Sunday, March 16, 2014

Patrick and the Druids

“Patrick used his training period [as an enslaved young man in Ireland] to learn from the people he lived with: he knew from immersion the ways of the Druids. He used intelligence, not might, to conquer the Irish. Since he was not trained in Rome for a classical liberal education, he was simply sharing the essentials of the faith from his consciousness of Christ in Trinity. He shared his own faith, his own spirit-filled energies, his own immersion into the light of mysticism.

What did he learn while being a slave? he did not return [to Ireland] as a warrior or a political arm of the Roman Church but as a bishop who offered the Christian way of life: the Good News (kerygma), community (koinonia), liturgy (leitourgia), and service (diakonia). Missing was power and control of a new system from afar. The Druids taught him mysticism. He taught the Druids a personal Christ who would give each distinct soul a life after this one on earth.

Not unlike the new physics of today, the Druids viewed the world in a way that we might call miasmic, like the turf in Ireland. The illusion we have of things being discrete, of objects and people having a material (call it ‘existential metaphysics’) integrity—that things and people stand alone and unconnected—is just that: an illusion. The fact is that everything in the world weaves into everything else and melds into existence, like the roots of a tree digging into and becoming enmeshed in the earth. This could not have been more different from the way that people in other parts of the world, like the coast of Turkey or France, approached the relationships among people, creation, and material objects. While the Greeks were impressed with the crystalline separateness of everything and how clearly objects stood out in the Aegean or Mediterranean sunlight, the Druids saw a vaporous mist of everything, permeating everything else; even thoughts wove in and out of people, as well as nature, like wispy tendrils of a rolling fog.

The wisdom developed by the Druids maintained the reality of what we know to be true: everything is connected to its surroundings. Things flow into things, thoughts into thoughts, people into the earth and back again. The system that would derive from this approach would be open and pluralistic, receptive of wisdom or insight from wherever it came. Celtic wisdom would see the person as not quite a separate entity but inured into an earthly ground of existence.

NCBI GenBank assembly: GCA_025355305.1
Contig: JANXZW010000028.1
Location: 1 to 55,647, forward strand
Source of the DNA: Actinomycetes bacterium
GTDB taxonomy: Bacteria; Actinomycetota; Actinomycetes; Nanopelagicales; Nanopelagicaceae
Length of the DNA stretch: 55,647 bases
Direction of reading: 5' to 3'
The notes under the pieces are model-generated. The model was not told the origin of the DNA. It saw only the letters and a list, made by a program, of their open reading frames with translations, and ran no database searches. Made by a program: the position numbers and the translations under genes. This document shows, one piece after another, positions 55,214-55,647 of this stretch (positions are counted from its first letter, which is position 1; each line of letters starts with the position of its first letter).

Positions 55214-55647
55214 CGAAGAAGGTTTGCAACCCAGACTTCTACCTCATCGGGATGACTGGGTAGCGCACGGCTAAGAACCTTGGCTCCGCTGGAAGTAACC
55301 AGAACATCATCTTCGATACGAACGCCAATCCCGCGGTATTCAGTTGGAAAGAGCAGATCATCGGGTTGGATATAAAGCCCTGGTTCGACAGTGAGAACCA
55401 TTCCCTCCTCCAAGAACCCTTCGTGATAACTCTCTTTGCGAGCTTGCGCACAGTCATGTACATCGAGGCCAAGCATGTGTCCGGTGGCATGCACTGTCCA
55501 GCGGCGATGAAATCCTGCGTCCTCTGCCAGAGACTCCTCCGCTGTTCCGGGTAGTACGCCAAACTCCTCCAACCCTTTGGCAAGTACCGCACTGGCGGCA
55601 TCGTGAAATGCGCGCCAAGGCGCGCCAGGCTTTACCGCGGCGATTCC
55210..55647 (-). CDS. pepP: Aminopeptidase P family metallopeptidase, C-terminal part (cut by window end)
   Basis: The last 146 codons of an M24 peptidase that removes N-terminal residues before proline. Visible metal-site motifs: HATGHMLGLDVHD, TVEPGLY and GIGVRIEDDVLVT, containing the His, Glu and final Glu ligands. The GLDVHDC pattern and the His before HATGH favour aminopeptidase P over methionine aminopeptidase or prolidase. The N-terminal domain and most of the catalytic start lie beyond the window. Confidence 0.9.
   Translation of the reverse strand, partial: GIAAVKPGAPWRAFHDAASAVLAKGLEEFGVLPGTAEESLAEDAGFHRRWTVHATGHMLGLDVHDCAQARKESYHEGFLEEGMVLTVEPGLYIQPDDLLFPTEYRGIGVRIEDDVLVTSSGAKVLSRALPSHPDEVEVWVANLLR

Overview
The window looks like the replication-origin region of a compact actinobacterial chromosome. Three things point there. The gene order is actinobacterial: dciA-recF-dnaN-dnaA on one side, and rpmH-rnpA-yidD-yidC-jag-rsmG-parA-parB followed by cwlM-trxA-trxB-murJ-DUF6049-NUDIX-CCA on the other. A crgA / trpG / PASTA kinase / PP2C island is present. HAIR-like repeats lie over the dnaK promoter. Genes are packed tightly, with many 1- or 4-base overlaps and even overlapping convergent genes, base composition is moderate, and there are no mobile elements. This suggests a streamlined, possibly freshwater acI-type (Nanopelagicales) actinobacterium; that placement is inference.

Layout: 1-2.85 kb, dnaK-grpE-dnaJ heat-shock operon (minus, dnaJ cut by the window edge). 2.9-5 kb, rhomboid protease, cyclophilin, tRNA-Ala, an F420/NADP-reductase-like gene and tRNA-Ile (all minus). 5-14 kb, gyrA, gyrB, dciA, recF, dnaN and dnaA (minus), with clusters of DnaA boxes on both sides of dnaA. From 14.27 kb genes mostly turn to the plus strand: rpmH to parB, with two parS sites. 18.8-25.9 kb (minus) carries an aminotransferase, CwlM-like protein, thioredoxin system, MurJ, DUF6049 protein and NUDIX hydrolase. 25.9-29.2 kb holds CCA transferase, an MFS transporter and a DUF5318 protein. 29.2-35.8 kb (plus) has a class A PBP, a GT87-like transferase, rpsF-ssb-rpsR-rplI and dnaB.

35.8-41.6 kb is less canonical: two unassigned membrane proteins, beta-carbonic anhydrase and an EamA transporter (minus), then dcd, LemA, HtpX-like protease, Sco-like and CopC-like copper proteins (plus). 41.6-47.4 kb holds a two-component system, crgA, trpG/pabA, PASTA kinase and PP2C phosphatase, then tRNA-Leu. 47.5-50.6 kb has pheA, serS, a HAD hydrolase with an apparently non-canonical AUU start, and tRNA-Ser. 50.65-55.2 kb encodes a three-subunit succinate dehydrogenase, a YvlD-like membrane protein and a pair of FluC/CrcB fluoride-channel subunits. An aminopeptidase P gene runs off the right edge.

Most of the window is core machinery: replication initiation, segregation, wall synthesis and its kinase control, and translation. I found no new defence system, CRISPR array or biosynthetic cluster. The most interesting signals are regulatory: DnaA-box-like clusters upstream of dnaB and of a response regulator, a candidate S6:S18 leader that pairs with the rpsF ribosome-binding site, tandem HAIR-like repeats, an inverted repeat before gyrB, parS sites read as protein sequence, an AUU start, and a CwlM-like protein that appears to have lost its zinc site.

The Druids developed this approach into a complete system of rituals. Patrick recognized truth wherever he found it. Then, he used his personal influence: he befriended a chief, a woman in need, a sick child, and people here and there. He attracted a crowd but was attentive to the person before him. The particularity of the human Jesus being the Christ of the Cosmos was a perfect fit for the Irish intellect. The wisdom of the Druids—to name the undifferentiated matter that we call mystery—was appropriated by Patrick since he had his own experience of the presence of the Trinity: Father, Son, and Holy Spirit. Again, the exchange was sweet: Patrick learned the ways of mystery and consciousness through the Celtic spirituality. Then he proclaimed the Good News that all were saved and would have life in Christ during this lifetime and the next.”

--Mary Margaret Funk, OSB - Discernment Matters: Listening with the Ear of the Heart


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